The memo also claims, “This conclusion is reached with recognition of the extraordinary seriousness of a lethal operation by the United States against a U.S. citizen.” Regardless of its extraordinary nature, such lethal drone operations would be “justified as an act of national self-defense.”

According to the DOJ, a lethal strike against an American citizen is okay if he or she is a suspected al-Qa’ida leader on foreign soil and the following three conditions are met:

1) an informed, high level official of the U.S. government has determined that the targeted individual poses an imminent threat of violent attack against the United States;

2) capture is infeasible, and the United States continues to monitor whether capture becomes feasible; and

3) the operation would be conducted in a manner consistent with applicable law of war principles.

The paper does not discuss considerations of drone strikes on Americans suspected of high-level terrorism on domestic soil.

Although this is the first time this deadly assertion has been spelled out in black and white, the U.S. government has already killed multiple U.S. citizens with drone strikes. Born in Denver, Colorado, Anwar al-Awlaki’s 16-year-old son was an American citizen when he was murdered in a strike in Yemen. According to family member accounts, the teenager was not even involved in the suspected terrorist activities for which his father (also a U.S. citizen)  was killed in another U.S. drone strike a week earlier.

Neither al-Awlaki nor his son were afforded due process before they were killed.

Even the 2013 National Defense Authorization Act, which allows for the indefinite detainment of U.S. citizens suspected of terrorism without a guaranteed trial, at least pretends to consider the Authorization for Use of Military Force’s inability to deny an American their constitutional rights.

The New York Times reported on Obama’s “secret kill list” at length last spring, noting the list included several U.S. citizens and two teens, “including a girl who looked even younger than her 17 years.” The article outlines how the president deems himself judge, jury, and executioner of those on the list.

Despite multiple Freedom of Information Act requests placed by the ACLU and others, the government has yet to release any information on its extrajudicial drone killings, what requirements must be met to be added to the list, or how the president goes about choosing the next suspect to die by drone.

Even as it amps up the drone war in Yemen, reports have come out just this month that the U.S. is now mulling over expanding drone strikes to Mali, a region that admittedly houses secret U.S. drone bases. Former Rand Corporation head Bruce Hoffman felt most Americans would not consider this action to be controversial because it isn’t “boots on the ground,” a position illustrating just how much unmanned aerial vehicles have further dehumanized American wars.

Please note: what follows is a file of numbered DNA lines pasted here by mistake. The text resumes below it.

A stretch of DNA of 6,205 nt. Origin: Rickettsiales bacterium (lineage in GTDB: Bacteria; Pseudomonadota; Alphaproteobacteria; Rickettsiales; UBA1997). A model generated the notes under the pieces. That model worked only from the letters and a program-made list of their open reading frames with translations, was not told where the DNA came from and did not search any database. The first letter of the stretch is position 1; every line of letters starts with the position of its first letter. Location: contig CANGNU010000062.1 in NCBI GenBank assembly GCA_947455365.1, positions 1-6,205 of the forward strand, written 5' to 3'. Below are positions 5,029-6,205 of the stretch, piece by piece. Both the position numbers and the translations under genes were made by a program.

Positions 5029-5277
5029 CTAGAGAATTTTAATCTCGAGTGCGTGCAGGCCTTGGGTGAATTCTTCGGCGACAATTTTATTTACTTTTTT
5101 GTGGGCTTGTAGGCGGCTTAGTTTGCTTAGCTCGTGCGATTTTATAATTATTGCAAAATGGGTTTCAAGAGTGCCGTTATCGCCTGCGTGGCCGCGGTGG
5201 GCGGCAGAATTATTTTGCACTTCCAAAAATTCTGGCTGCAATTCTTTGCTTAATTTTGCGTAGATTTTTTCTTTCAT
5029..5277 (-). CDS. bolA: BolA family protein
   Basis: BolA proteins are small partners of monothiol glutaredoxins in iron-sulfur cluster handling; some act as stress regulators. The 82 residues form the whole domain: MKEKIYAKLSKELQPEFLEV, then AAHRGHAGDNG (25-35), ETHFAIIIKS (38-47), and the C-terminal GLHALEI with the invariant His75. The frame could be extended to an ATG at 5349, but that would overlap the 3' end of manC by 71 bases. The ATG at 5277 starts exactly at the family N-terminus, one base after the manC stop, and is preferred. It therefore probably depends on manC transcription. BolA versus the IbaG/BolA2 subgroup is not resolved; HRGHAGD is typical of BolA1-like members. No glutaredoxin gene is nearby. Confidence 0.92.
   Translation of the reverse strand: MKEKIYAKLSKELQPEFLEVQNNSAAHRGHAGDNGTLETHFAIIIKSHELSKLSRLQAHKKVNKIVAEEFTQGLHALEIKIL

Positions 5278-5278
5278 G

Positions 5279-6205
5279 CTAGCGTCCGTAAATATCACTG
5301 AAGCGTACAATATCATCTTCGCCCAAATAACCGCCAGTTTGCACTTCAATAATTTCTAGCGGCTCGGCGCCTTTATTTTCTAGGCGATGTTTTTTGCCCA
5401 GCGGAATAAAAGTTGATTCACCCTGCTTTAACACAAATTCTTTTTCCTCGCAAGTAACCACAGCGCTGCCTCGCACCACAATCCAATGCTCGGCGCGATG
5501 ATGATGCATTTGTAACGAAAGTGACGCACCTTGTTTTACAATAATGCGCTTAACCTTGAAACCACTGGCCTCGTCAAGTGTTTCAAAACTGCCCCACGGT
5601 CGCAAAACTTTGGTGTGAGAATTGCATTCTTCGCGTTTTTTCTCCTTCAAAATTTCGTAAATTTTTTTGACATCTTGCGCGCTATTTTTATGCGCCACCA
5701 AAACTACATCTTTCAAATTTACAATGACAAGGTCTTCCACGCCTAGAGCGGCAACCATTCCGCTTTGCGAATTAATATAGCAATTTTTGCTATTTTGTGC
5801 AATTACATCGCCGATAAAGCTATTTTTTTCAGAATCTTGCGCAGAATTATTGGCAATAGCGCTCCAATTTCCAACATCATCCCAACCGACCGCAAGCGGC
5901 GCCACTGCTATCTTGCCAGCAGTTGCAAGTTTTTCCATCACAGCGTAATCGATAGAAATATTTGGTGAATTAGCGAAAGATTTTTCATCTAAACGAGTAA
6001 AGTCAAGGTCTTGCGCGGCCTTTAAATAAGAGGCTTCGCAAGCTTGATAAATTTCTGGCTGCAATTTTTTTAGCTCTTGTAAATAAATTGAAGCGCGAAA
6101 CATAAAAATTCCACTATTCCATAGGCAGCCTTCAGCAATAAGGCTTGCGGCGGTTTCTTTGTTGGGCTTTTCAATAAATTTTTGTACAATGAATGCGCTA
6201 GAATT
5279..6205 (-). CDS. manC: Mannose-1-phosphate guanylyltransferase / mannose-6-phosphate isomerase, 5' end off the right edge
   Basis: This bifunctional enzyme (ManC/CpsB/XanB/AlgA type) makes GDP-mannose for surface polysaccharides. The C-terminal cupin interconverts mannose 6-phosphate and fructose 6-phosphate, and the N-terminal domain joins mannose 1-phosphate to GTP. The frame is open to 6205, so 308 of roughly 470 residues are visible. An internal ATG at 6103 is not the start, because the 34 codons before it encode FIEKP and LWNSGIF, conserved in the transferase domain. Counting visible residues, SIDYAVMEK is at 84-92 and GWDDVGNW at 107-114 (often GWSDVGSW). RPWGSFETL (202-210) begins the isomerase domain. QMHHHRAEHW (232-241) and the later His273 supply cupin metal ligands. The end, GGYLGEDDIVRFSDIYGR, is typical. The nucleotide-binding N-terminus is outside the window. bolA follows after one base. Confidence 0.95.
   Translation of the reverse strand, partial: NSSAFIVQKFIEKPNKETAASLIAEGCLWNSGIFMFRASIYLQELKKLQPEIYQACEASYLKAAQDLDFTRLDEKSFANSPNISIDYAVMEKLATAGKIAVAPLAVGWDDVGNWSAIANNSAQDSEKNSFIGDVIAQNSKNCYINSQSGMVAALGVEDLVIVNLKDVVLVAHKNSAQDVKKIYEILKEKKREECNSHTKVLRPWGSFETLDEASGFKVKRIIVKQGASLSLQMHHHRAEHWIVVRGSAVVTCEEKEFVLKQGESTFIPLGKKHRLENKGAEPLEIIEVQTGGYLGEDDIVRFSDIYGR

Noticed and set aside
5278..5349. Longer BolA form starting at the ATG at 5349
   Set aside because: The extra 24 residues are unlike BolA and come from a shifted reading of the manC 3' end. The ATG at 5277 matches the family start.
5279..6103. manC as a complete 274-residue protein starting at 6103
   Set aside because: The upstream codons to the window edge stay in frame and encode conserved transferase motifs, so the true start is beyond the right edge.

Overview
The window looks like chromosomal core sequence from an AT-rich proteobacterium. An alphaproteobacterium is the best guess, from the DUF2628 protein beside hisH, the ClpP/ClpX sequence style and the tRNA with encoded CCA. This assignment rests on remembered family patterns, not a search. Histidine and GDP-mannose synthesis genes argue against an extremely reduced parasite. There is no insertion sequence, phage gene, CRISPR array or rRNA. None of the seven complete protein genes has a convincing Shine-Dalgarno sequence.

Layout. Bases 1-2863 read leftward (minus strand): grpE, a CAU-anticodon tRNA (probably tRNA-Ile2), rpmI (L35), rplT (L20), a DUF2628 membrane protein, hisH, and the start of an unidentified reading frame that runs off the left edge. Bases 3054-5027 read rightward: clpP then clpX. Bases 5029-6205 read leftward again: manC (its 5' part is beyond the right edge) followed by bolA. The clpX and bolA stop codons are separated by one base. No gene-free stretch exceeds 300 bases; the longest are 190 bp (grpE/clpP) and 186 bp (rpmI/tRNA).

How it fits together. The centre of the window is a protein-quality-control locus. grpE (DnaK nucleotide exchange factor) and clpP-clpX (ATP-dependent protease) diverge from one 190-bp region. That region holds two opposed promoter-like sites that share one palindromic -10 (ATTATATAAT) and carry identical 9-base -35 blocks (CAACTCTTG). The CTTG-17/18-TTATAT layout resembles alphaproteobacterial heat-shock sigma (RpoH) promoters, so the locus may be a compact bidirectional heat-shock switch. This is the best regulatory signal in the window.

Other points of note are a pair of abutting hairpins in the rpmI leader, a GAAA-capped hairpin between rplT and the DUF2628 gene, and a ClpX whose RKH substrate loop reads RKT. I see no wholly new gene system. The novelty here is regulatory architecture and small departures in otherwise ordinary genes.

It’s time more Americans admitted these unconstitutional drone strikes are more than just controversial; they are murder. How can the DOJ “ensure fair and impartial administration of justice for all Americans” as its mission statement claims it must when it is calling for the outright extrajudicial slaying of American citizens?

The American system of criminal justice is supposedly based on the idea that one is innocent until proven guilty. Now, not only are we guilty until proven innocent, but apparently, proof is no longer required.

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EXCLUSIVE: JUSTICE DEPARTMENT MEMO REVEALS LEGAL CASE FOR DRONE STRIKES ON AMERICANS

By Michael Isikoff National Investigative Correspondent, NBC News

A confidential Justice Department memo concludes that the U.S. government can order the killing of American citizens if they are believed to be “senior operational leaders” of al-Qaida or “an associated force” — even if there is no intelligence indicating they are engaged in an active plot to attack the U.S.

The 16-page memo, a copy of which was obtained by NBC News, provides new details about the legal reasoning behind one of the Obama administration’s most secretive and controversial polices: its dramatically increased use of drone strikes against al-Qaida suspects abroad, including those aimed at American citizens, such as the  September 2011 strike in Yemen that killed alleged al-Qaida operatives Anwar al-Awlaki and Samir Khan. Both were U.S. citizens who had never been indicted by the U.S. government nor charged with any crimes.

The secrecy surrounding such strikes is fast emerging as a central issue in this week’s hearing of White House counterterrorism adviser John Brennan, a key architect of the drone campaign, to be CIA director.  Brennan was the first administration official to publicly acknowledge drone strikes in a speech last year, calling them “consistent with the inherent right of self-defense.” In a separate talk at the Northwestern University Law School in March, Attorney General Eric Holder specifically endorsed the constitutionality of targeted killings of Americans, saying they could be justified if government officials determine the target poses  “an imminent threat of violent attack.”

But the confidential Justice Department “white paper” introduces a more expansive definition of self-defense or imminent attack than described  by Brennan or Holder in their public speeches.  It refers, for example, to what it calls a “broader concept of imminence” than actual intelligence about any ongoing plot against the U.S. homeland.